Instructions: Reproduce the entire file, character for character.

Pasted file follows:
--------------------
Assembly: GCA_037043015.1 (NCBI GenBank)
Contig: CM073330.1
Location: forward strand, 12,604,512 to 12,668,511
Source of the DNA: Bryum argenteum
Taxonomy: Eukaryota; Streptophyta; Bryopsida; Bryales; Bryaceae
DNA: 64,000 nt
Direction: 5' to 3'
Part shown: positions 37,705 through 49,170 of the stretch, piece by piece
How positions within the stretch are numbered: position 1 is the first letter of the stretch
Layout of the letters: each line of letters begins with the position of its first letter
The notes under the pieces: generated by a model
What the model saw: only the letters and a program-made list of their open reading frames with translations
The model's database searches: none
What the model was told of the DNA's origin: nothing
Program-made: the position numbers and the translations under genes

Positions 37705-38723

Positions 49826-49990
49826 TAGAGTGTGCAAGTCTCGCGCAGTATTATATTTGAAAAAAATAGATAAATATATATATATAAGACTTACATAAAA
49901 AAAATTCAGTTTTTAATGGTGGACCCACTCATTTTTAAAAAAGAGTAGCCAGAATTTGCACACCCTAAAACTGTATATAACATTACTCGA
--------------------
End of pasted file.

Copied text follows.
Assembly: GCA_037043015.1 (NCBI GenBank)
Contig: CM073330.1
Location: forward strand, 12,604,512 to 12,668,511
Source of the DNA: Bryum argenteum
Taxonomy: Eukaryota; Streptophyta; Bryopsida; Bryales; Bryaceae
DNA: 64,000 nt
Direction: 5' to 3'
Part shown: positions 37,705 through 49,170 of the stretch, piece by piece
How positions within the stretch are numbered: position 1 is the first letter of the stretch
Layout of the letters: each line of letters begins with the position of its first letter
The notes under the pieces: generated by a model
What the model saw: only the letters and a program-made list of their open reading frames with translations
The model's database searches: none
What the model was told of the DNA's origin: nothing
Program-made: the position numbers and the translations under genes

Positions 37705-38723

Positions 49826-49990
49826 TAGAGTGTGCAAGTCTCGCGCAGTATTATATTTGAAAAAAATAGATAAATATATATATATAAGACTTACATAAAA
49901 AAAATTCAGTTTTTAATGGTGGACCCACTCATTTTTAAAAAAGAGTAGCCAGAATTTGCACACCCTAAAACTGTATATAACATTACTCGA